FRANKFURT (Reuters) – The European Central Bank is lowering the bar for bank mergers in the euro zone, hoping to encourage an elusive wave of consolidation in a sector plagued by low profits and unresolved issues inherited from the last financial crisis.
In a guide published on Wednesday, the ECB clarified that merged entities won’t necessarily be asked for extra capital and will be allowed to use their own accounting models as well as any “badwill” – a paper profit that occurs when an asset is bought below its book value.
These were some of the concerns flagged by bankers in recent years when evaluating mergers and acquisitions (M&A) in the euro zone.
The ECB stressed, however, that it was not its job to orchestrate deals and these needed to be driven by the market.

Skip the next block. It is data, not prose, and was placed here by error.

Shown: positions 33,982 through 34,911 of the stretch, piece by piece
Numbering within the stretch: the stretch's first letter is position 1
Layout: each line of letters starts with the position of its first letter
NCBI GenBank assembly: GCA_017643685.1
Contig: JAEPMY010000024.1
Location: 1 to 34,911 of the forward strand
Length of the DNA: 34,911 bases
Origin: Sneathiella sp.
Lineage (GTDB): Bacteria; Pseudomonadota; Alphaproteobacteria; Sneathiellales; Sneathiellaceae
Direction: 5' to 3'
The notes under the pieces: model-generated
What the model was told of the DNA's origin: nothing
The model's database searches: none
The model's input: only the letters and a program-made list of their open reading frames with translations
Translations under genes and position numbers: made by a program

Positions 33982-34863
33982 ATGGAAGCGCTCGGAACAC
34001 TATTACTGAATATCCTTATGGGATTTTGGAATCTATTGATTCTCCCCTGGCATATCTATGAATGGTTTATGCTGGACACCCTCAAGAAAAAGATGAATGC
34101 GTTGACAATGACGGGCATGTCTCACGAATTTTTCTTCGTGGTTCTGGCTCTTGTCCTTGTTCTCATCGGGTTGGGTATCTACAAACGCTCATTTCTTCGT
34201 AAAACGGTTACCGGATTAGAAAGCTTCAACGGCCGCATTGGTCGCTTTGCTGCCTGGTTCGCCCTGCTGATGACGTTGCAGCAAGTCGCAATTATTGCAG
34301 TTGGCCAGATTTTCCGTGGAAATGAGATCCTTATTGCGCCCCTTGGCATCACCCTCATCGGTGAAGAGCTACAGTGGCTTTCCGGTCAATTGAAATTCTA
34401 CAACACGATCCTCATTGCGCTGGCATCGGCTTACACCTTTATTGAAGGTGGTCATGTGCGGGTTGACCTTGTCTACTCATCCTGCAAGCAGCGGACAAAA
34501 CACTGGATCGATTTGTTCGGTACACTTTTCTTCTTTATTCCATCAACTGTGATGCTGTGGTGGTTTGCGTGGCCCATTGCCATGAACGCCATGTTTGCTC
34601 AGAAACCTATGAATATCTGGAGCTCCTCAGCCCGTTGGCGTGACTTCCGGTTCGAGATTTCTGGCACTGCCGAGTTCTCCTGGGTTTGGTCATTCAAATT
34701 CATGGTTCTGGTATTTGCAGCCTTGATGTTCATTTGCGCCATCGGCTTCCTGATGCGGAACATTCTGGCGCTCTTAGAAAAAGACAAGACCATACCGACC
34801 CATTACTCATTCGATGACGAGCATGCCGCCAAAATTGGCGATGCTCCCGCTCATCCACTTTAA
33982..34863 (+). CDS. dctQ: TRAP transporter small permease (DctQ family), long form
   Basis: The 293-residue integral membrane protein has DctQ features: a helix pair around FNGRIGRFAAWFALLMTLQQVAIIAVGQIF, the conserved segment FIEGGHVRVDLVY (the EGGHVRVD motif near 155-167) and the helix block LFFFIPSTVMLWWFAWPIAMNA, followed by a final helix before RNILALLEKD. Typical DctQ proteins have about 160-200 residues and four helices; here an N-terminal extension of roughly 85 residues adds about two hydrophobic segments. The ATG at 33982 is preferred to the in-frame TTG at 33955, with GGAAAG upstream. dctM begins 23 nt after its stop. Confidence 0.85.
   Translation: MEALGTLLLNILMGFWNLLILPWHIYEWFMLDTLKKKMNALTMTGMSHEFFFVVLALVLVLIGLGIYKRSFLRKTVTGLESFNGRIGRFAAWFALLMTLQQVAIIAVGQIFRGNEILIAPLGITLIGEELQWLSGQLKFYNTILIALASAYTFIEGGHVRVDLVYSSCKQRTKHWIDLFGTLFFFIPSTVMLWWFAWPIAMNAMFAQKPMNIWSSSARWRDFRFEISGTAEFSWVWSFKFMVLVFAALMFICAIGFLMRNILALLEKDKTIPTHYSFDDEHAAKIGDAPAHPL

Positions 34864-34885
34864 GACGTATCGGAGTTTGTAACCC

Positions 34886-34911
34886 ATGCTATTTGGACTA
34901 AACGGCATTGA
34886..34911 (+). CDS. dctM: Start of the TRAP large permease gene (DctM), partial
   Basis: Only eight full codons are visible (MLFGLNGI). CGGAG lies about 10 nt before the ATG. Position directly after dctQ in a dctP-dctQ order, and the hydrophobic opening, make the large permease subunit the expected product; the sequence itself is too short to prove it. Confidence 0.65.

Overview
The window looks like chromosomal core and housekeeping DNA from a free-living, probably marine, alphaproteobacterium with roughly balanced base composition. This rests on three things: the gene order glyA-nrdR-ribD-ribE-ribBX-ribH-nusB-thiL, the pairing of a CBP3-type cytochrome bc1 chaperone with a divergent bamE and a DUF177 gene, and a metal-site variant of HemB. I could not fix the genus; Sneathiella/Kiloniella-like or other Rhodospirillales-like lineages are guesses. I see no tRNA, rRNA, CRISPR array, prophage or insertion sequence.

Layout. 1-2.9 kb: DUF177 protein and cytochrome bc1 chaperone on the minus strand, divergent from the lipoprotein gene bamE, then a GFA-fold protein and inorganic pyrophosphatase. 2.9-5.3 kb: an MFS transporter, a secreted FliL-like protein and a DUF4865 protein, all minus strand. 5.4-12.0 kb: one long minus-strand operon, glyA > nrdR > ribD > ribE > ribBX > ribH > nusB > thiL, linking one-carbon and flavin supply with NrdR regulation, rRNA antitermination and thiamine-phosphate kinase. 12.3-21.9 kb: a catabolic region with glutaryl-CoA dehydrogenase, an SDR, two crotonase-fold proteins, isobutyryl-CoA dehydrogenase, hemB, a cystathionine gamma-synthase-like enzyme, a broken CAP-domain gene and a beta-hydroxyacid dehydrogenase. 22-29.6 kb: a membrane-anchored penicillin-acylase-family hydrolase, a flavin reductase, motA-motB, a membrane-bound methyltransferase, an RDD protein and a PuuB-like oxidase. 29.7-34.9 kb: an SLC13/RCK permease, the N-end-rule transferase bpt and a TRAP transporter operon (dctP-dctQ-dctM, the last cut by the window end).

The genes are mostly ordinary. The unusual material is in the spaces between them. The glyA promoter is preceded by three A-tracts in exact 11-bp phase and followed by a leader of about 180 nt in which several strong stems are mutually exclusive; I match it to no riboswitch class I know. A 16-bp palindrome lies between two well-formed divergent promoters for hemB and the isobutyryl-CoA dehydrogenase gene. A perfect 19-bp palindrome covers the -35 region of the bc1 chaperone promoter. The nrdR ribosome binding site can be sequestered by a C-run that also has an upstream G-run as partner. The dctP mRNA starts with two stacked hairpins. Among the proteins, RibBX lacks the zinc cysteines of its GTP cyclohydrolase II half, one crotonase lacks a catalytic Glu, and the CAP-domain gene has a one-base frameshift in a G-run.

“Our prudential mandate is not to assess whether consolidation efforts are beneficial,” ECB supervisor Édouard Fernandez-Bollo said in a blog post presenting the guide.
“But well-designed and well-executed consolidation can help address the overcapacity and low profitability problems that have been damaging the European banking sector since the last financial crisis,” he added.
The guide will now be open for consultation until Oct 1.
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